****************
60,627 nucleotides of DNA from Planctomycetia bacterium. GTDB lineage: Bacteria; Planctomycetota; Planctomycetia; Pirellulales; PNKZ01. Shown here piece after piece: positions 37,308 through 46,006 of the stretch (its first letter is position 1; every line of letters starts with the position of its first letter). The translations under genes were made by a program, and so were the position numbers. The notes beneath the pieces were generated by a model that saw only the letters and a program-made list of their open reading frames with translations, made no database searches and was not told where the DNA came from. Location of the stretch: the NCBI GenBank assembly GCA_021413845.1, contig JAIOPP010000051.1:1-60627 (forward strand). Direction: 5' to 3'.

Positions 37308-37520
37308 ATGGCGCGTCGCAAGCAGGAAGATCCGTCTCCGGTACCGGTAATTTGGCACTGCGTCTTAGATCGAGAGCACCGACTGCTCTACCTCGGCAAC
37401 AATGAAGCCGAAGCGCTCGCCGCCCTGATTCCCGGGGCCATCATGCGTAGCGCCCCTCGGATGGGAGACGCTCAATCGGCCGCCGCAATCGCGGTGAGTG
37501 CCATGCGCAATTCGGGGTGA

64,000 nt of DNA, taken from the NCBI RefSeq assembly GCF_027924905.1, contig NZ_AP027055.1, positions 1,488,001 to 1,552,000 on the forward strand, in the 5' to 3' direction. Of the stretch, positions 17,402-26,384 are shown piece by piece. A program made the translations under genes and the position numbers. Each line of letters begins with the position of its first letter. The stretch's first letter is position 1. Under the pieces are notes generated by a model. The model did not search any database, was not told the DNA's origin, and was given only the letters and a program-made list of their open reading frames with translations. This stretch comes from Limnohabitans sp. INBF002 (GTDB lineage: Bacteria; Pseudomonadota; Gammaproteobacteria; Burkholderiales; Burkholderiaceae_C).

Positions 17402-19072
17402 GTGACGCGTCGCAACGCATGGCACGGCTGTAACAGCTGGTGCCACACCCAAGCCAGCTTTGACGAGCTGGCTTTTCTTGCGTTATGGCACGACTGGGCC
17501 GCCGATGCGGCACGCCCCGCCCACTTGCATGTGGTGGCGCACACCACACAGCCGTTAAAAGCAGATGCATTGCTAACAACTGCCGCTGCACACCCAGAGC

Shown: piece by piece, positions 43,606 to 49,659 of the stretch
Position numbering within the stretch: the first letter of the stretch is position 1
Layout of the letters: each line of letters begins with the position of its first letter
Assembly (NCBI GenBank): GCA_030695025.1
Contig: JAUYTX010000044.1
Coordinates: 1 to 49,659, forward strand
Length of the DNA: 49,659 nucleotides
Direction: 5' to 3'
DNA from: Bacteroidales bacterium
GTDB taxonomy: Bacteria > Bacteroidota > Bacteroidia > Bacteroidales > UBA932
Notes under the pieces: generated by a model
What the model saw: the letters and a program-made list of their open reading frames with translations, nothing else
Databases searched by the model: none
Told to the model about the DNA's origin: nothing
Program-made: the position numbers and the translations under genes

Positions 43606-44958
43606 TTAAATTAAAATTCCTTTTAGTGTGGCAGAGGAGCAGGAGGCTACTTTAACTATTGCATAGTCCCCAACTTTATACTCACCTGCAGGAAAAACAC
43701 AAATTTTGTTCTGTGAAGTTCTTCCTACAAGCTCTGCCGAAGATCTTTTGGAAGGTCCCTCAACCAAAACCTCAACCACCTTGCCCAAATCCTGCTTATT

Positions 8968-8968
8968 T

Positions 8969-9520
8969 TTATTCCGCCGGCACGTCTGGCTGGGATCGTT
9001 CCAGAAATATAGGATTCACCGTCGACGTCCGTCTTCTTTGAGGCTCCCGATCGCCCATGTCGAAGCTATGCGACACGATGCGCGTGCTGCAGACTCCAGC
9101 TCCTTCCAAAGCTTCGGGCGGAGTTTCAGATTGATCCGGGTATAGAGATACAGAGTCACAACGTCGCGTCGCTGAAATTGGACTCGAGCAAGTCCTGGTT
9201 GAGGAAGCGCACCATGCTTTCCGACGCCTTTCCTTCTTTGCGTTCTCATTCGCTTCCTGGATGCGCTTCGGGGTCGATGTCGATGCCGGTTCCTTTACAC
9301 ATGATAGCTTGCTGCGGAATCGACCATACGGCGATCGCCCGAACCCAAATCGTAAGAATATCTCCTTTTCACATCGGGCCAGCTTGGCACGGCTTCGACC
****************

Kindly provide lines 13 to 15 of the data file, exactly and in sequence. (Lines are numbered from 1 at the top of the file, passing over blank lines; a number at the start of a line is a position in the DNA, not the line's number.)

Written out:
Assembly (NCBI GenBank): GCA_030695025.1
Contig: JAUYTX010000044.1
Coordinates: 1 to 49,659, forward strand